Monday, May 6, 2013

Hiding From Distraction: My Favorite Reading Spots

by Ross Wagenhofer

When I was younger, I read a lot on the school bus. It was a designated time where nothing was happening and I had nothing to do but either talk with my brother, play Pokèmon, or read. Of those choices, reading almost always trumped the others. It was the perfect way to escape the monotony of the daily bus ride home. I was eager in high school to ditch the bus for a car, and it wasn’t until senior year that I began missing those thirty-five minutes of time where I had all the freedom just to read, mostly distraction free. I didn’t get back that dedicated reading time until I moved out of my college dorms to Jamaica Plain, a good twenty-minute subway ride into the city. Reading has once more been my go-to source of overcoming the tedium of my every-day commute.

The subway isn’t the only place I love to read, of course, but it’s one of the best. My trip from home to campus or work is exactly long enough for a single magazine feature or a short story from a literary magazine. If I just have a book on me, I’m sometimes hesitant to read it on the subway out of fear that I may be interrupted by my arrival just as I’m getting into a good part. But with short form writing, my trip time is ideal. I now always carry both a magazine (or literary journal) and a book with me at all times to suit my reading location.

A moving train is one of the best places to read because it’s boring, mostly free of distractions, and away from either television or the internet. Sometimes (only sometimes, though), I wish for a longer train commute so I had even more perfect reading time. Since being in college, I’ve found myself a victim of the now-ubiquitous 21st century plague of distraction. I used to be good at tuning out the noise around me and ignoring the pull of the TV and the computer, but I’ve lapsed considerably with these skills the past few years. I’ve had to cultivate strategies, and most importantly, places to help me hide from distraction.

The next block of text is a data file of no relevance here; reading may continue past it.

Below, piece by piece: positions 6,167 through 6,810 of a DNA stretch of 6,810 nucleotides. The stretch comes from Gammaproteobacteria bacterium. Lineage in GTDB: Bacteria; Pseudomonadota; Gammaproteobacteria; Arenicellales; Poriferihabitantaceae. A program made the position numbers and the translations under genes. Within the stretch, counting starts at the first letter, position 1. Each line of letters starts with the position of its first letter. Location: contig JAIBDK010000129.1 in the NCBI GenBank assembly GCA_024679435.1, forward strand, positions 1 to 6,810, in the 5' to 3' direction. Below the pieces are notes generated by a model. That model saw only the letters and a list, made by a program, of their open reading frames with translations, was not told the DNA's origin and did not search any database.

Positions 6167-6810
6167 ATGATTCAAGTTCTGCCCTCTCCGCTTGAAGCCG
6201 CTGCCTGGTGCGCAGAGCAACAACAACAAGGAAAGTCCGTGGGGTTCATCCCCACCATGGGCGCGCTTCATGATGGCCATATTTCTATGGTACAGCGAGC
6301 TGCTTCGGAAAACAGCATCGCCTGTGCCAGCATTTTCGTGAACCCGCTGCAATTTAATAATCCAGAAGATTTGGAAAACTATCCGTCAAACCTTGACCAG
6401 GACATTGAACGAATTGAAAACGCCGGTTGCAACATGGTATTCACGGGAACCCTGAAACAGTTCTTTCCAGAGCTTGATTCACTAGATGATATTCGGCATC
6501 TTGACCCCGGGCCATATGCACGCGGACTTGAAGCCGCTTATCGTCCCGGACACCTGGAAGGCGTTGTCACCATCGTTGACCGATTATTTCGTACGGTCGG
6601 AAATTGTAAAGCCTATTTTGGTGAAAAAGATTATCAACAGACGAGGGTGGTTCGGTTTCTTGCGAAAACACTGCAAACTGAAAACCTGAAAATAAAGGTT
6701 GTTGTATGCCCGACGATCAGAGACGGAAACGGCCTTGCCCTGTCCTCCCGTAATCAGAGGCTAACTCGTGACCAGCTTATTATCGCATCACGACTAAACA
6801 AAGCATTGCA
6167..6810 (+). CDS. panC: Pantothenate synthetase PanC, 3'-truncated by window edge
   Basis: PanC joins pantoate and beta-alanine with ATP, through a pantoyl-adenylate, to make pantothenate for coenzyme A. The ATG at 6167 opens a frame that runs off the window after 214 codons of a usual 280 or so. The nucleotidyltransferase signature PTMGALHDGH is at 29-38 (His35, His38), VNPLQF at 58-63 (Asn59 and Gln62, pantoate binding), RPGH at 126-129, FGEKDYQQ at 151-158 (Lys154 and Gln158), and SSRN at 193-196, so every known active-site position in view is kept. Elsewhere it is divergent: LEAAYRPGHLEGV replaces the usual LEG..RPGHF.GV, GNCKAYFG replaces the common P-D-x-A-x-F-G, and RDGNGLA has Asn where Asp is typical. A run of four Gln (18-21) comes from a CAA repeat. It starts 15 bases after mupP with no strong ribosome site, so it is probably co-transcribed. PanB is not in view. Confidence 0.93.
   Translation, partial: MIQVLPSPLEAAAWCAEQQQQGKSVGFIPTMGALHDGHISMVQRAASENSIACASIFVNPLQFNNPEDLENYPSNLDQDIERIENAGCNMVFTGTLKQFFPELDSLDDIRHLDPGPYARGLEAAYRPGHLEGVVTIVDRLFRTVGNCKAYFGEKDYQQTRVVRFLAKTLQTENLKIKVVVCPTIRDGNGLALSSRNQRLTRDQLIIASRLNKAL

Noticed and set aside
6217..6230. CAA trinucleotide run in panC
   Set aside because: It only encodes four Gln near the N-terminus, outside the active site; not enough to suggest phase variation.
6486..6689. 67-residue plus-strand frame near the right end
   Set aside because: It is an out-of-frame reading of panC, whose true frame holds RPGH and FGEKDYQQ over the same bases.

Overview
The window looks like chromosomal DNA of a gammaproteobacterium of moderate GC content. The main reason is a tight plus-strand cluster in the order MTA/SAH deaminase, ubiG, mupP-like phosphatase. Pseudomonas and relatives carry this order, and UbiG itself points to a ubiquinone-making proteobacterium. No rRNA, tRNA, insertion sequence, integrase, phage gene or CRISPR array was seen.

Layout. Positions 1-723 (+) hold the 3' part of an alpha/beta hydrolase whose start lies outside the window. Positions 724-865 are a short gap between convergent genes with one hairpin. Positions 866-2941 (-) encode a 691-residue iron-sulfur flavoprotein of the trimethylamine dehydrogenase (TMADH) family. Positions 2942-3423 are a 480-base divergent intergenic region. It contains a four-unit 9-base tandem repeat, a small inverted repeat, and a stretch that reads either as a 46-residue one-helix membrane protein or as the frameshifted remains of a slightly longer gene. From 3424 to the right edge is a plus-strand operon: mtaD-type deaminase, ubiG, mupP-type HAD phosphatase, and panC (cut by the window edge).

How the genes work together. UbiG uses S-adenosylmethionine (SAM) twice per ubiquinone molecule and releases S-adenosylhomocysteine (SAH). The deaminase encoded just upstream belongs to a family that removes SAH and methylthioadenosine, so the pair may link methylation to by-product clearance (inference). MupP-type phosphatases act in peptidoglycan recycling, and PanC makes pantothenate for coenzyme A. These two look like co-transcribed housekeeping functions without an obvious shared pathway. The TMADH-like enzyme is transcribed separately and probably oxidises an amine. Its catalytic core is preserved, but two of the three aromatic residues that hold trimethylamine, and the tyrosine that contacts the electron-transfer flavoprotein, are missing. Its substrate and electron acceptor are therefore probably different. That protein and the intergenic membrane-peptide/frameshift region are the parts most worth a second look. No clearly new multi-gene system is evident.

Emerson's Iwasaki Library (Credit:
My college library, first and foremost, is one of the most beautiful places to find solitude. It’s a deceptively large space, despite being nestled away on the third floor of a building in downtown Boston, and has numerous nooks and spots where one can hide away. I can go hours in the evening there with little indication of an outside world.

Besides the library, the second best place I’ve found to read is on my bed, the classic spot. I’ve tried my desk, but with my computer and charging phone right there in front of me, I can often be pulled away by the blinking indicator LEDs now affixed to nearly every electronic device. My bed is the perfect distance away – near yet far – and is comfortable enough to sustain even the lengthiest of forays into a separate literary world.

The Thinking Cup (Credit:
And third is the coffee shop. I used to be very resistant to the idea of using a café as a place to read or write, as I tended to think of the people who I saw in those places being more exhibitionist than otherwise. I’m the kind of person who will remove a dust jacket or hide a magazine cover to avoid conversation about what I’m reading, detesting the interruption. But the coffee shop has become a favorite spot of mine for a couple of reasons. The proximity to quality coffee is a large draw. While I’m not dependent on coffee, I might say I’m reliant on it; it’s often a useful friend to lean on. Second, cafes and coffee houses offer a space away. The library serves a similar purpose, but I can always count on stopping into any coffee place in any part of the city, or a different city, and having a roughly similar environment.

Where do you like to read, and how? How best can one either drown out distraction or escape it? Drop us a comment below or share a tweet with us at @GodinePub!

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